By Lannette Peterson, Casa River Guide –
It’s important to have music in some form or another every day in a children’s house environment. Rhythm, music and songs are a part of the Casa child’s experience from the first days, through materials, activities and play. We sing often–in small groups, individually, collectively and sometimes as a way to bring children’s attention to a special message. Simple little songs can be made up on the spot – “it’s clean up time, come join us now”; or “if you’re wearing blue, clap your hands.” We might sing or clap the rhythm of their names as a part of the transition process to join us in another space.
Walking on the Line is a group activity presented early in a child’s experience. With the use of a small drum, the adult introduces some signals for how to step on to the line, position oneself in the group and how to turn their body to face one direction. With a steady beat of the drum, a parade of children to walk together along an ellipse in unison, following the beat, stopping when the drum stops, waiting for it to start again – then continuing their walk together.
This activity is then available for the children to practice independently–using the drum to create the signals, practice making a steady beat and working together in collaboration, whether leading or following to experience the joy of movement. Another way to have music as part of the daily routine is through the bell material. The Guide as a trained adult presents this material and the children are free to choose, explore and practice daily. There are initial presentations on how to use the materials, alongside specific language lessons and several games that utilize memory, movement, pairing, matching, grading, listening and singing.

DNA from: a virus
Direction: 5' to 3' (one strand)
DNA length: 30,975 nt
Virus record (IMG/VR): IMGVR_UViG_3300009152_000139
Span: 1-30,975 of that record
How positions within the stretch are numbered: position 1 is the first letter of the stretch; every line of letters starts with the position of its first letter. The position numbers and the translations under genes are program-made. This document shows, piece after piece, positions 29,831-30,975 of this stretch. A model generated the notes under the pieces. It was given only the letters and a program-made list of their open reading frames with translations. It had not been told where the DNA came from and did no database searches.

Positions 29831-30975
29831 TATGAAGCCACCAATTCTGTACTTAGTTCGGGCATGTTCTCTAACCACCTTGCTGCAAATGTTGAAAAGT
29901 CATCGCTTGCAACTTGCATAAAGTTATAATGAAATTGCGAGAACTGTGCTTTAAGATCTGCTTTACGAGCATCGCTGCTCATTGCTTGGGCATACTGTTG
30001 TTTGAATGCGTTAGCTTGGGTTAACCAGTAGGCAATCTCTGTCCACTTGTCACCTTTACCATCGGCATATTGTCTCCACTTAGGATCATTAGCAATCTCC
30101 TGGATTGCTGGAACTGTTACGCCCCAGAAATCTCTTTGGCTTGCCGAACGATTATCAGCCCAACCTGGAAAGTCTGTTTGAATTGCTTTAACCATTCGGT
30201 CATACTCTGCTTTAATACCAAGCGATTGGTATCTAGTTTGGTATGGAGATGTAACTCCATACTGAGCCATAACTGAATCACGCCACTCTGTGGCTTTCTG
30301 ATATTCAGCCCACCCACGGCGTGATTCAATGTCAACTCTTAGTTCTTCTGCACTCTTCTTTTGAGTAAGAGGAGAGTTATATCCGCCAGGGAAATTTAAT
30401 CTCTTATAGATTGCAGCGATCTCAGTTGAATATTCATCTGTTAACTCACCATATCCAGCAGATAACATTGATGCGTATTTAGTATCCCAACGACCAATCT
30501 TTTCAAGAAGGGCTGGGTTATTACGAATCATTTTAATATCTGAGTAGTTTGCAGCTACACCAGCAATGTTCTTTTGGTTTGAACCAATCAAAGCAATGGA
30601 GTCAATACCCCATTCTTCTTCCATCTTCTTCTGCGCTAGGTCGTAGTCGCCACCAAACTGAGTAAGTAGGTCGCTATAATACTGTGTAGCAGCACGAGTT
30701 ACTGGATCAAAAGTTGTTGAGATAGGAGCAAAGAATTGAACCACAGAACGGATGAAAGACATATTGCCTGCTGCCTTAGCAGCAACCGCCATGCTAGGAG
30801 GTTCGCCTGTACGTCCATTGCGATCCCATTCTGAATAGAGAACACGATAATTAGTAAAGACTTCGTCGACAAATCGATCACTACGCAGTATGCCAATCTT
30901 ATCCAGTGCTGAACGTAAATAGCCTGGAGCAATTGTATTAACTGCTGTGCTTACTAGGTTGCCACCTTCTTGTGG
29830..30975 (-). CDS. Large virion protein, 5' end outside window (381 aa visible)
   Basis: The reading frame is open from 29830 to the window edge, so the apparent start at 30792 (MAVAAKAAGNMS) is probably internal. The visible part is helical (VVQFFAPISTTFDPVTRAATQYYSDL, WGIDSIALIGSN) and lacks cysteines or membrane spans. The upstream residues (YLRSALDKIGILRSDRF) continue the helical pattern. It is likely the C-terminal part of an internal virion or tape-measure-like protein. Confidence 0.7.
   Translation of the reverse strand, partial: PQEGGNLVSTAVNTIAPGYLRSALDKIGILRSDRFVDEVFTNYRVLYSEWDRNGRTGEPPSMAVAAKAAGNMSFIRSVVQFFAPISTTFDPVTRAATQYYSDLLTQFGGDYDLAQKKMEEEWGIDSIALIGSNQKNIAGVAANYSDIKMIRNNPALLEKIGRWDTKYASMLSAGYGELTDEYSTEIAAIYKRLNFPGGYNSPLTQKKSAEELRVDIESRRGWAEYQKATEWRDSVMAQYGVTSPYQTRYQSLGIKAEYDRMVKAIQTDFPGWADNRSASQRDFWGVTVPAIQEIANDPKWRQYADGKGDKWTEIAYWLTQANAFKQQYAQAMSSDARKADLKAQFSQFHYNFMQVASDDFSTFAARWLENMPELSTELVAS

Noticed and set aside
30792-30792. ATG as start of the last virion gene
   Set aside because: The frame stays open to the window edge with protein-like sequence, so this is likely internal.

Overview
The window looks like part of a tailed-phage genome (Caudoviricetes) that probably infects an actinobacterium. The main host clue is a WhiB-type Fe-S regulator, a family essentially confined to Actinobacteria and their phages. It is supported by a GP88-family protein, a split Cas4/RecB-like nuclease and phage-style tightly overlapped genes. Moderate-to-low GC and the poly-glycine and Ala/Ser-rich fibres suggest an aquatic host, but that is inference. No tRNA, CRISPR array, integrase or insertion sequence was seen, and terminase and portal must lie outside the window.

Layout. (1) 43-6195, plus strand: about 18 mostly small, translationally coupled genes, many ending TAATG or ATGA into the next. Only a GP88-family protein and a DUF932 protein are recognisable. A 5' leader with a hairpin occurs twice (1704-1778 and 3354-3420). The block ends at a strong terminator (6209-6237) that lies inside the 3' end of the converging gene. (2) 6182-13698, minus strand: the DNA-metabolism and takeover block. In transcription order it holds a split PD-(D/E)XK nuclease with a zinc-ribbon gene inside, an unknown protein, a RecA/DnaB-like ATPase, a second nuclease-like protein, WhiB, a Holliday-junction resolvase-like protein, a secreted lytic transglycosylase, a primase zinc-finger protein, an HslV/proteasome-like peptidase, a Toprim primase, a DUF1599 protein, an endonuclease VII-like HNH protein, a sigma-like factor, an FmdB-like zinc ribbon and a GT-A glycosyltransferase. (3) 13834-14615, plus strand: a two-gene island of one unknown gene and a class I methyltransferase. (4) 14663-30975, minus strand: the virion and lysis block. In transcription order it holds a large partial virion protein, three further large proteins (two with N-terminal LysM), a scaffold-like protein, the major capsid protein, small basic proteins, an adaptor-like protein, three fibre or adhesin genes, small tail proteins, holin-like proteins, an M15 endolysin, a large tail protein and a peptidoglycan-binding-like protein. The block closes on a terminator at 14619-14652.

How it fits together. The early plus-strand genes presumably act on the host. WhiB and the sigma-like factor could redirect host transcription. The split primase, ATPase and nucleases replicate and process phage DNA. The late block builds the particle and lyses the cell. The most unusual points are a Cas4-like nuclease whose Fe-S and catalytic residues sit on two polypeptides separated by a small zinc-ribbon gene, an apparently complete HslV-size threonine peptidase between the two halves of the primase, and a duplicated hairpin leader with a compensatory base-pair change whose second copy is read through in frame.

The bell material and activities give the children lots of opportunity to sing and experience pitch. They also gain understanding of the C major scale, to compose their own music and to know the names of the notes. The bell work is important preparation for the tone bar work that is done in Elementary. Through presentations, exploration and practice with the bell material, children gain a basic understanding of the diatonic scale and an introduction to the chromatic scale.
The bells help refine the children’s auditory sense. They learn to discriminate pitch and understand the language of music. We can use the bells for Walking on the Line, teaching songs and sensory exploration.
Casa Guides have the opportunity to bring classical and instrumental music into the children’s experience by listening together or individually with the use of a CD player. Rhythm cards are a material that combines movement with sounds such as clapping, foot tapping or vocal sound. They can be a fun collective activity led by an adult, or the children can choose to practice with them independently or in a small group together.
Sharing rhythm, music and songs brings us together as a community. There is order and pattern in music, which is mathematical; and the children naturally and effortlessly recognize rhythm in the language of poetry or rhyming. The children get an understanding of music as a universal language with healing and expressive aspects. This brings light to their spirit while enriching their overall sense of connection with each other and with the world.